MFHA course materials

Course materials were handed out, a chunky manual, a slim workbook and a pocket size pouch containing a folded leaflet outlining ALGEE, a neat mnemonic to assist in remembering the sequence of steps to gently offer mental health first aid assistance to someone in need. 

Working in two groups, we explored how different aspects of mental health feel
and we shared our findings through visuals

Throughout the training we were asked to call out to Ant what ALGEE stands for. By the time the course concluded, ALGEE was successfully ingrained in everyone’s hearts and minds! Though it does feels reassuring for me to have the handy fold out leaflet in my purse for reference at any time too.

The MFHA adult two-day programme explores mental health issues and mental health crises to improve knowledge, reduce stigma, and increase first aid actions towards people with mental health issues.

We soon bonded as a group, working together, sharing our experiences, our insight and our ignorance at times too! Ant emphasised there is no shame in not knowing; the focus of the programme is to encourage better understanding. 

In the safe and confidential environment, fellow trainees chose to offer up first hand experience, which brought powerful insight and even greater understanding to discussions and the learning curve. 

Equally, there was no pressure whatsoever to share. If at any time, anyone felt they wished to leave the room, without explanation, that important act of self-care was positively encouraged. ‘Be aware when it’s not ok for you to talk about something’ Ant urged us all. I found the whole training experience one of compassion and support.

MHFA training covers

Mental Health Issues

Depression

Anxiety disorders

Easting disorders

Psychosis

Substance misuse

Mental Health Crises

Suicidal thoughts and behaviours

Self harm

Panic attacks

Reactions following a traumatic event

Severe psychotic states

Severe effects from substance abuse and aggressive behaviour

I found that some of the programme content stirred up difficult feelings for me and shone light on experiences that that had been confusing for me to cope with because my understanding at the time was limited. In that sense, the training, though rewarding, is demanding. I would suggest that anyone undertaking the programme allows for plenty of gentle breathing space on completion and perhaps some lovely treats too!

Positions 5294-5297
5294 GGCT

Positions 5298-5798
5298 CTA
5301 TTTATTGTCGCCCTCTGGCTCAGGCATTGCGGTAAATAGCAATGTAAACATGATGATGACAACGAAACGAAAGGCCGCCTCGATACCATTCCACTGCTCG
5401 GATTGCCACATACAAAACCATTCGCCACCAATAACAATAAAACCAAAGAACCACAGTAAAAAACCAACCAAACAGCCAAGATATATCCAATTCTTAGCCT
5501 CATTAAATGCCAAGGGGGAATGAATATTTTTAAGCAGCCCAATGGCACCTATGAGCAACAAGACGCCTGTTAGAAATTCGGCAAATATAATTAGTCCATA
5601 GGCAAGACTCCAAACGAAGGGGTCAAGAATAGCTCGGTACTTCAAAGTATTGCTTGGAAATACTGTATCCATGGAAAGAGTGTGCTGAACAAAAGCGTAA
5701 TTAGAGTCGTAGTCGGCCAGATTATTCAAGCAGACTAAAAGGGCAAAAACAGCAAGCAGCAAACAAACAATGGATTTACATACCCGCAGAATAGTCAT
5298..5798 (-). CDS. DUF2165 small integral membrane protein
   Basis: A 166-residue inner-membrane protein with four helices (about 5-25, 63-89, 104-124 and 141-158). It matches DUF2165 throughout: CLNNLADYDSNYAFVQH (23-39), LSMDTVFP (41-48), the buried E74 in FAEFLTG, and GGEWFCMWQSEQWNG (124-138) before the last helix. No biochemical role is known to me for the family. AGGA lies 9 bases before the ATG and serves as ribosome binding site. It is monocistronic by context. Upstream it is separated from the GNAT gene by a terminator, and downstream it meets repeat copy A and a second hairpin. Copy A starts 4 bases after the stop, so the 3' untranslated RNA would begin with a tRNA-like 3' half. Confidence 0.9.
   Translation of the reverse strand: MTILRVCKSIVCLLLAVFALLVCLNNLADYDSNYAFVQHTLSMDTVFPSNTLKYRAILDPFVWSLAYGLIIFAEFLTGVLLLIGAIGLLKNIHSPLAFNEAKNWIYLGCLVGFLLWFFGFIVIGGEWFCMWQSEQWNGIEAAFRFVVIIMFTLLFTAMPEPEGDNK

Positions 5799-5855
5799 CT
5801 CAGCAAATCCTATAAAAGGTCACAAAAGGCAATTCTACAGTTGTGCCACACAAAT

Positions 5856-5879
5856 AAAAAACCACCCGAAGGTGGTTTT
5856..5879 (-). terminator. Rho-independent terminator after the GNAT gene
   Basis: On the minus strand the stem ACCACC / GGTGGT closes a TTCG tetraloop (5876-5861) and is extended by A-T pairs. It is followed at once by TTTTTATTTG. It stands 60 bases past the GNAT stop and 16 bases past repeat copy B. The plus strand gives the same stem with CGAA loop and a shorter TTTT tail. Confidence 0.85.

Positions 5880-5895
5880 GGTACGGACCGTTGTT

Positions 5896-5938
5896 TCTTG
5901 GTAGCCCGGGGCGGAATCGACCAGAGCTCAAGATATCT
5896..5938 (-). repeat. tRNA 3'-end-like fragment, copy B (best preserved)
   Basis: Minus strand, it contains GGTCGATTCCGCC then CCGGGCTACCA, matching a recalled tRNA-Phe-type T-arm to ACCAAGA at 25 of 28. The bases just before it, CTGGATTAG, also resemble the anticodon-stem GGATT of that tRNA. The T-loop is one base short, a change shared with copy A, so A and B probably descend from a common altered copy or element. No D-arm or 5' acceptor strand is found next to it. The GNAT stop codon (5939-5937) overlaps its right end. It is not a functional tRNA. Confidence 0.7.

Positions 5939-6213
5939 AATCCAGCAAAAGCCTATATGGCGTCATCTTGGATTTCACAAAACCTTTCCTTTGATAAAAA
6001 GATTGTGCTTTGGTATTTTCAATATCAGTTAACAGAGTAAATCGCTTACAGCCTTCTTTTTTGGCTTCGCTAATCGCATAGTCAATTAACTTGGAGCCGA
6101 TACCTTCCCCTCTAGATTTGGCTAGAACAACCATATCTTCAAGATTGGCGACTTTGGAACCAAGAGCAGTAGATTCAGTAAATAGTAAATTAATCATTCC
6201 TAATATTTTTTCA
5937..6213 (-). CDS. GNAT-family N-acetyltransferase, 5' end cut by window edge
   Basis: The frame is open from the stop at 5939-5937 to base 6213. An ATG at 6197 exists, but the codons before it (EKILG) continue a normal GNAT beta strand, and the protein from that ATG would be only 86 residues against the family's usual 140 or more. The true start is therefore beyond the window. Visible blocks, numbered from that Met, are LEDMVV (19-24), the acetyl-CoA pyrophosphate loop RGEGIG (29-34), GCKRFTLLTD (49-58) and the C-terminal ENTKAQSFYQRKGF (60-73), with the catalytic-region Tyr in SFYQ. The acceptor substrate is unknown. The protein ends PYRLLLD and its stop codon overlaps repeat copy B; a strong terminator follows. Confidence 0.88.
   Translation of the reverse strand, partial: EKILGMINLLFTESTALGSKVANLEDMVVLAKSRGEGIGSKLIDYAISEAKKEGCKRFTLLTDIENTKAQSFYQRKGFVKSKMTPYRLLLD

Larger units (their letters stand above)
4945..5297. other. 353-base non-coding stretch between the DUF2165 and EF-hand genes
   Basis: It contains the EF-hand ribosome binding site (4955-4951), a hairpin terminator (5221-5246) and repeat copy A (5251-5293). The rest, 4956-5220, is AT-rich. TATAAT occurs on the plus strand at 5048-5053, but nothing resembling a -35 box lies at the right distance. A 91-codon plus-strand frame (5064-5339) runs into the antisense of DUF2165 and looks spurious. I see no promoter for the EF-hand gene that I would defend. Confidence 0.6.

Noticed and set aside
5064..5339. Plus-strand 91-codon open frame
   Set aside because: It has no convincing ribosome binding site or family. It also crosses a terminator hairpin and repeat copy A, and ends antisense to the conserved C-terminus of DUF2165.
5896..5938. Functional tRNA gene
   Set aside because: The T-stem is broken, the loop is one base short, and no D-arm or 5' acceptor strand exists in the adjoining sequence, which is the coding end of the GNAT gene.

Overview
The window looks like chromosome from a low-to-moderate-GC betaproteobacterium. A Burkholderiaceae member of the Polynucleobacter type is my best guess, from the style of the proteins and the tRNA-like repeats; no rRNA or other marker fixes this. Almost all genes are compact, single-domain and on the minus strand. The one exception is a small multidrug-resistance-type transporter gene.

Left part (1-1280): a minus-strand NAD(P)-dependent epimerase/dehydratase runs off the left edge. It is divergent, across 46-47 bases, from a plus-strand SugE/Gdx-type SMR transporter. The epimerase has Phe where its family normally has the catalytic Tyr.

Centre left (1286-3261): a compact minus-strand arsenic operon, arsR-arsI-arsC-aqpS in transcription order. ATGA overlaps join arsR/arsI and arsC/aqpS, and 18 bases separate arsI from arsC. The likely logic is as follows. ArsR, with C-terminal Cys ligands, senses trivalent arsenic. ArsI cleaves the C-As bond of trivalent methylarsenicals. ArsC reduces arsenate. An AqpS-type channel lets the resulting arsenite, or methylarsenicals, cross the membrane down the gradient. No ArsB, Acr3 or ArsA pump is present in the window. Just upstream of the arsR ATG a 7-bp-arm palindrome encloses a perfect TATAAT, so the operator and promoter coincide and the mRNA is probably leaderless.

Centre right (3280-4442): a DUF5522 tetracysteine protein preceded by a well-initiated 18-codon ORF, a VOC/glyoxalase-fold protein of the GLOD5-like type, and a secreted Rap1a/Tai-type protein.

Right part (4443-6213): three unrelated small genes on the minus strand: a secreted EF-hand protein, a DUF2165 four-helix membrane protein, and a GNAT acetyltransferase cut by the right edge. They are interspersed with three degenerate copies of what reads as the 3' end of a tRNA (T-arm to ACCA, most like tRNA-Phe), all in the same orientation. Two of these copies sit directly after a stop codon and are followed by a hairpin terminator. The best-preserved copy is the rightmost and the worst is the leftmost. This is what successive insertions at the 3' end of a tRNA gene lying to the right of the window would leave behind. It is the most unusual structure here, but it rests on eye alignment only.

Others from the group with whom I trained have kindly shared their feelings about the experience and I hugely appreciate their honesty and compassion.

Cath receiving her MFHA certificate from Ant

Laura, a regulatory specialist, explained how she joined the programme.’I am an office first aider.  The HR department at the company I work for offered the course to first aiders and I volunteered. The course was not something I was aware existed and I thought it would be really interesting and useful to take part.’

I wondered if aspects of the training had touched Laura in the way they had stirred things in me. She explained that much of the course had impacted her.

‘One thing I was shocked at is the numbers when discussing the rates of suicide, if more people are aware of anxiety and depression symptoms then hopefully the right help could be put in place to help people who feel like suicide is an option.

‘I feel like we have all met people in all walks of life who have suffered with anxiety and depression or have lost somebody to suicide and don’t necessarily understand, the course puts how the people dealing with these mental health illnesses are feeling.

‘We touched on eating disorders in the course and I found this interesting as I think there is a lot of pressure, on mostly teenagers, to look a certain way, this could be due to the rise of social media over the years. It think it is great that Mental Health Awareness Week 2019 centred on this.

‘I found the course eye opening and very useful on how to approach people who may need your help and especially how to communicate in a non-judgmental way.

‘I think it taught me to not only look out for colleagues but also for family and friends. Sometimes we are busy going about our everyday life and may not realise that someone is struggling with their mental health so it is important to look for any signs.  Also, If there are mental health first aiders in the work place, colleagues may feel they are supported and can speak to the designated people confidentially.’

Laura feels the MFHA training is a truly positive experience. ‘I would highly recommend the course! I found the programme very interesting. Although at times it is hard content to deal with, it was delivered in a great way by Ant and also with a lovely group of people. I feel that everyone on the course will be great at putting the communication skills taught on the course to use if need be.’

Steve is another of the participants. Known in his workplace as Steve g, he added that he hopes his role in life ‘apart from being husband, dad and granddad, is to be a better human being.’

I asked Steve what prompted him to put himself forward for training. ‘It may sound dramatic but it has become clear to me how easy it is for someone with mental health issues to slip into a position of being suicidal. If we can help one person avoid this then it is a small victory, as the ripples of someone completing suicide can spread far and wide.’

I wondered which aspects of the training had especially touched him. ‘Despite being a wide cross section of society I believe the honesty of everyone during the training touched me. It is a refreshing change that people could be so open regarding how mental health issues touched them.